With a small gate voltage we can control a large source-drain current, so we have the ingredients of an amplifier. In Fig. 5 a high-impedance transformer secondary applies a small rf signal to a JFET. As shown, an oscillator signal is injected at the current-source terminal to use the stage as a superheterodyne rf-oscillator mixer.

The gate terminal must never be completely forward-biased or the source-drain current will flow into the gate circuit.

Insulated Gate FET

This type FET has the gate junction insulated from the current-drain material by glass. This prevents drain current from flowing into the gate circuit as it did in the JFET. The principle of operation is the same as the JFET except that a higher input impedance is obtained and the dc polarity of the input signal may vary. To set up a dc operating condition, a positive polarity is applied to the drain terminal (Fig. 6). The substrate is connected to the source, and both are at ground potential so the channel electrons are attracted to the positive drain and a dc source-drain current is obtained.

Silicon Controlled Rectifiers

The Silicon Controlled Rectifier (SCR) is similar to the vacuum-tube thyratron. When a voltage is placed across the anode and cathode a trigger voltage applied to the gate causes the semiconductor layers to suddenly decrease in resistance and heavy current can flow. This continues even after the gate trigger voltage is removed and as long as the cathode-anode voltage remains.

Electronic symbols for the IGFET - RF Cafe

Fig. 6 - Electronic symbols for the IGFET or insulated-gate FET. This type has a higher input impedance than the JFET and does not load down a signal source.

A typical SCR application is as a switch to turn on a stereo indicator lamp in an FM set. In this circuit the 19-KHz subcarrier signal, which is present only during stereo reception, is used to turn on the SCR so that the 6.3 volts ac can operate the lamp. When stereo reception stops, the trigger voltage is removed and the anode-to-cathode current is shut off after the first pass of the ac voltage through zero.

Varactor Diodes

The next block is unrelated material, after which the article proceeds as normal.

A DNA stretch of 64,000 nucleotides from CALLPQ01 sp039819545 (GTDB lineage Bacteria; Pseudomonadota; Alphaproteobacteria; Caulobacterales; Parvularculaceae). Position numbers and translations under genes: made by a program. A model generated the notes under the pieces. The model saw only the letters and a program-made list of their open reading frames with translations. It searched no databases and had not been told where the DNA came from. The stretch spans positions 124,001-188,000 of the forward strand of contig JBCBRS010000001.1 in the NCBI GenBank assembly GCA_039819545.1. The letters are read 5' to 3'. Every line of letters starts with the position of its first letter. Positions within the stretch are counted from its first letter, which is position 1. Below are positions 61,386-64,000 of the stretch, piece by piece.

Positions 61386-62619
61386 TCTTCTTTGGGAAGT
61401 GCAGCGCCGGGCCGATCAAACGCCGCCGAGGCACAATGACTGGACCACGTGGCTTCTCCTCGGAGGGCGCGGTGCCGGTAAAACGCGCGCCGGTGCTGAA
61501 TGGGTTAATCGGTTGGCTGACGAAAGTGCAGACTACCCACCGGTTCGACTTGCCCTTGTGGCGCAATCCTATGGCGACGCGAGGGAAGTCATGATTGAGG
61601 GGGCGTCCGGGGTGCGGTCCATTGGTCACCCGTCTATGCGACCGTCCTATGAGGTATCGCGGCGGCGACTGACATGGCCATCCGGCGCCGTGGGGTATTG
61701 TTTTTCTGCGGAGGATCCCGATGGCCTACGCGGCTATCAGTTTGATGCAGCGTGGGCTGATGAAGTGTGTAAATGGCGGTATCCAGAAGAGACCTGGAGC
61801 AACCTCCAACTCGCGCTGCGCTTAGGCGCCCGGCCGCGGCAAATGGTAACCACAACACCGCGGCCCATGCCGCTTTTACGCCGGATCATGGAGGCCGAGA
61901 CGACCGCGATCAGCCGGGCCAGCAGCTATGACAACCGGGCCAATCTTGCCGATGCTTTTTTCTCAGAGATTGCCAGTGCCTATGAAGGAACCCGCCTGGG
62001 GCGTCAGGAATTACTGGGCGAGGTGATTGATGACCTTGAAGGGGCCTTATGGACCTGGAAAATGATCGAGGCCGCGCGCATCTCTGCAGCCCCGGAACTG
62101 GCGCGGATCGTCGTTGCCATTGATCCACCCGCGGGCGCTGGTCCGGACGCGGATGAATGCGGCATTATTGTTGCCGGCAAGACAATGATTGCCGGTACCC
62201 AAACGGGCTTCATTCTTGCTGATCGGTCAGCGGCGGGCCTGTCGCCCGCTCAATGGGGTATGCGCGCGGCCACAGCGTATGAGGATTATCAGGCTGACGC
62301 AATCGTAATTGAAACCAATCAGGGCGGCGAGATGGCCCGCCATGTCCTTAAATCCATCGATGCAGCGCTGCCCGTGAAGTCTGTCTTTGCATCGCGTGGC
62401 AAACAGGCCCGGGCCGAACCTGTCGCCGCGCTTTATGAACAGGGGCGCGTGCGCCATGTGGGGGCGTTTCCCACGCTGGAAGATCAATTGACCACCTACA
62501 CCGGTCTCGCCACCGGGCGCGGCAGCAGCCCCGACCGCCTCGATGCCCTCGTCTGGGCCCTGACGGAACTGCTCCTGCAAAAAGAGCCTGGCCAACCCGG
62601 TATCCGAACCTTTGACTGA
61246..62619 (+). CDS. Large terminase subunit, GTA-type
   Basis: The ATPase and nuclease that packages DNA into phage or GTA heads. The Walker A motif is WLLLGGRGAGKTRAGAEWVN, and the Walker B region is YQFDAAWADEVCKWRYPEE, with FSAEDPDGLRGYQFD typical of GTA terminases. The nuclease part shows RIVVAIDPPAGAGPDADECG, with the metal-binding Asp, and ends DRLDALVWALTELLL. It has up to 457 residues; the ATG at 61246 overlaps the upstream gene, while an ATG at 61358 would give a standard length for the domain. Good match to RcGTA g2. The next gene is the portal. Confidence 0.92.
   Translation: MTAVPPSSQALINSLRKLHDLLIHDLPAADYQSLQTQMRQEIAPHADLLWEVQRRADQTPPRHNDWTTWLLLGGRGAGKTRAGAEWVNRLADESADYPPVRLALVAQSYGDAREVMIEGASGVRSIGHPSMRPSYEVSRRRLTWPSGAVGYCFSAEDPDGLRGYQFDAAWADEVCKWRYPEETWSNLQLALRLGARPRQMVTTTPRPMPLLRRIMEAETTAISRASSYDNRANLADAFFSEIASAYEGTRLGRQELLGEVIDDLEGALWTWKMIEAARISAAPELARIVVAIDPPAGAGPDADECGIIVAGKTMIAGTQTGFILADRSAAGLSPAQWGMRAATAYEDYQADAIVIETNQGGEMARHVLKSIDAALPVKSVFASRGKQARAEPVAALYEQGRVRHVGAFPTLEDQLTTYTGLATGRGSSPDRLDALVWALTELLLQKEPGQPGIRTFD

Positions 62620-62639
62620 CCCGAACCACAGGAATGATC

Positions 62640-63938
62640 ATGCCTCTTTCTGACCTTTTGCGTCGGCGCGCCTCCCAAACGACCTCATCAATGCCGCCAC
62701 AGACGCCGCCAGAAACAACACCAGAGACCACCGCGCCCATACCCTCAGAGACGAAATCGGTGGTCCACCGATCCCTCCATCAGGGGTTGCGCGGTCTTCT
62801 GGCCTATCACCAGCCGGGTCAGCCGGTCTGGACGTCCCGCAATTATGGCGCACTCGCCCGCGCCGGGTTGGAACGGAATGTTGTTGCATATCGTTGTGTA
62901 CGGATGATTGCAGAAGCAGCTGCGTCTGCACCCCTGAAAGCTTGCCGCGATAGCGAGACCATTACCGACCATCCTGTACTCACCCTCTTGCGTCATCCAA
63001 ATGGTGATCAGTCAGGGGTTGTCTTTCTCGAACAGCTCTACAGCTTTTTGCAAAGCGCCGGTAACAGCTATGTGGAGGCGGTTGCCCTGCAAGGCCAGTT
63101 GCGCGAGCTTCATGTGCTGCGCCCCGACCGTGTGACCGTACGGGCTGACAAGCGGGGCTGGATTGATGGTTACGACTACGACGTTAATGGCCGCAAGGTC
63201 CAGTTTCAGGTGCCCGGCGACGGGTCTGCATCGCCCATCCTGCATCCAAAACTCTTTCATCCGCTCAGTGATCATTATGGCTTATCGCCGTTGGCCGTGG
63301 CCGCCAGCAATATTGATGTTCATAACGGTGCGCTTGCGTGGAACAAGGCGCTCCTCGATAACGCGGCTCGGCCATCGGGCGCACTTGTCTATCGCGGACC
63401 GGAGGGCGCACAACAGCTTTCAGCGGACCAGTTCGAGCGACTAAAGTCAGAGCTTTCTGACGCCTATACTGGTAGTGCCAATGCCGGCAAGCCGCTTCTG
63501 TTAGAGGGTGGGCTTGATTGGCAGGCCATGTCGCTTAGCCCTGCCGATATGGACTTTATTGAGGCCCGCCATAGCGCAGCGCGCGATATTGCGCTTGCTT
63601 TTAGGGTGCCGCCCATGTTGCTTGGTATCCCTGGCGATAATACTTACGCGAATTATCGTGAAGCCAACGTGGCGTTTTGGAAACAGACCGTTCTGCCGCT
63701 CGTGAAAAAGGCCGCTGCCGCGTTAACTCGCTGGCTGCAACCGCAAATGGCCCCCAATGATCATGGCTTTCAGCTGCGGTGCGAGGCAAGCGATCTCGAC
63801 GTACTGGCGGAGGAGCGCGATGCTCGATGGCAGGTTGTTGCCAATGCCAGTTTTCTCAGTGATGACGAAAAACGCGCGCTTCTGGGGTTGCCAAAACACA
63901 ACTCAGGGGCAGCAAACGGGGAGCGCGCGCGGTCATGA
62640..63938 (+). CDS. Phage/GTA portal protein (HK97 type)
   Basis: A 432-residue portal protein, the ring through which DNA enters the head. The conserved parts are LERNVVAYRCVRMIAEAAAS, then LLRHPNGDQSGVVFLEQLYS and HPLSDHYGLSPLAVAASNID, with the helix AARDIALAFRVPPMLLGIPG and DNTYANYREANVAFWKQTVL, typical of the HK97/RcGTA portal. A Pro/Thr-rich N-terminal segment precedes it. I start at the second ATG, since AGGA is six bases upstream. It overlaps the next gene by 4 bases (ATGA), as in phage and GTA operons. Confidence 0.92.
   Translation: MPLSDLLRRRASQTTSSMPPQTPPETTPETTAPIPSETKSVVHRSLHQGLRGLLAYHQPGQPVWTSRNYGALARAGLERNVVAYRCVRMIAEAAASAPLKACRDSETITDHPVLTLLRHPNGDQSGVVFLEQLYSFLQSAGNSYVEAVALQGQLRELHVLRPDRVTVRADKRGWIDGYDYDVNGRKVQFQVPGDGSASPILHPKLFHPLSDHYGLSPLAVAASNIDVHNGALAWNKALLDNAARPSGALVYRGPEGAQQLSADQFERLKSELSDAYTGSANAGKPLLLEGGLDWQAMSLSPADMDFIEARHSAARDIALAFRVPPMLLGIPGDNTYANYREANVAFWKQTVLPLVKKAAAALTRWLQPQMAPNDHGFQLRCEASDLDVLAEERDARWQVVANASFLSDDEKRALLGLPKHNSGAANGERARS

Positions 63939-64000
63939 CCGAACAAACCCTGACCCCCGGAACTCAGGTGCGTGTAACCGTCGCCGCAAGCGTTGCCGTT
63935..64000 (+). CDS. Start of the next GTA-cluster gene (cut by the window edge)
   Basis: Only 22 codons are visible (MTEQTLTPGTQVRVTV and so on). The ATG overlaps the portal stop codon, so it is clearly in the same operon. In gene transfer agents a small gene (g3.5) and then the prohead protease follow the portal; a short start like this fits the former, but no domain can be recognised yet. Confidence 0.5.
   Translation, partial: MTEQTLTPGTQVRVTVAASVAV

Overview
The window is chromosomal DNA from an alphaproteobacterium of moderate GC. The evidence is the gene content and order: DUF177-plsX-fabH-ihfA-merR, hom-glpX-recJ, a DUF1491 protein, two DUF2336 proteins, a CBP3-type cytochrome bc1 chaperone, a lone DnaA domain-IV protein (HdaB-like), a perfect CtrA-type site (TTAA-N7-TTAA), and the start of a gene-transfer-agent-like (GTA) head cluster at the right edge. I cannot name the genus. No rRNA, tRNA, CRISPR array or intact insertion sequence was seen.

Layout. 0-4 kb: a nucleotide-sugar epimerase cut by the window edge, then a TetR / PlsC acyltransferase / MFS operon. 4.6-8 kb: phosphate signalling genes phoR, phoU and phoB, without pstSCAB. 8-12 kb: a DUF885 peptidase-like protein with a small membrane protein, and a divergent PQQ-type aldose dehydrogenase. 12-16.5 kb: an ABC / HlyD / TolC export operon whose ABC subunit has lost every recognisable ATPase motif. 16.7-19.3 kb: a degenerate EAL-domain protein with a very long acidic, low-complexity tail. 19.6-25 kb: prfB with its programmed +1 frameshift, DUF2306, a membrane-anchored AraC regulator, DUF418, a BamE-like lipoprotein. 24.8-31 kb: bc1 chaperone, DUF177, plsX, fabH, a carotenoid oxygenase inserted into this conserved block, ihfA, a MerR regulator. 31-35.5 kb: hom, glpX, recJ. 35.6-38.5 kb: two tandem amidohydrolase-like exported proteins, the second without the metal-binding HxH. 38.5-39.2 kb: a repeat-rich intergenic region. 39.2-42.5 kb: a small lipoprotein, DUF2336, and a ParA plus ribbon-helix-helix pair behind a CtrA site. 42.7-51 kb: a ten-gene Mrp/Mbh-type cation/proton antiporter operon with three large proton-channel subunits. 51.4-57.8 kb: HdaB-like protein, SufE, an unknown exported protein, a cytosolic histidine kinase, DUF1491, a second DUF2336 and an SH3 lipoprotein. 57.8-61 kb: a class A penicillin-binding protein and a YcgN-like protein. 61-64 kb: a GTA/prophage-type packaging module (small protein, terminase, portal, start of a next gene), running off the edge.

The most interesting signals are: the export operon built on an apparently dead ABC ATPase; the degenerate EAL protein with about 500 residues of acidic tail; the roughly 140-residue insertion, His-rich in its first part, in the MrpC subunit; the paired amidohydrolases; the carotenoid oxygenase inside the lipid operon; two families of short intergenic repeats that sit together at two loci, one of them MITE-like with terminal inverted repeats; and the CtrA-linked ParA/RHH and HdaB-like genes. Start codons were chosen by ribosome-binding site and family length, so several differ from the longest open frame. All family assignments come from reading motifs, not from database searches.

A varactor or variable-reactance diode is a pn junction semiconductor device in which the junction capacitance varies in relation to the junction voltage. When biased in the reverse direction, a varactor diode can be represented by a voltage-sensitive capacitance in series with a resistance. This nonlinear capacitance and low series resistance permit the device to perform frequency-multiplication, oscillation and switching functions. It is the result of a very high impurity concentration outside the depletion-layer region and a relatively low concentration at the junction. Very low noise levels are possible in circuits using varactor diodes because the main current across the junction is reactive and random-noise components are absent.

A practical application of the varactor diode is shown in Fig. 7. The circuit permits automatic frequency control by applying an afc voltage to the cathode of the varactor diode.

A fixed bias voltage is maintained on diode SC2 by resistors R38 and R40. The diode remains in a reverse-biased condition while afc voltage variations cause slight capacitance changes, maintaining a constant oscillator frequency.

Clamping and Rectifying Diodes

Mistuning or drift causes the FM detector to develop a negative correction voltage - RF Cafe

Fig. 7 - In this FM afc circuit, the capacitance of the back-biased varactor is across the oscillator tank. Mistuning or drift causes the FM detector to develop a negative correction voltage on the varactor anode. This changes the effective oscillator capacitance in the direction that restores the oscillator to the correct operating frequency.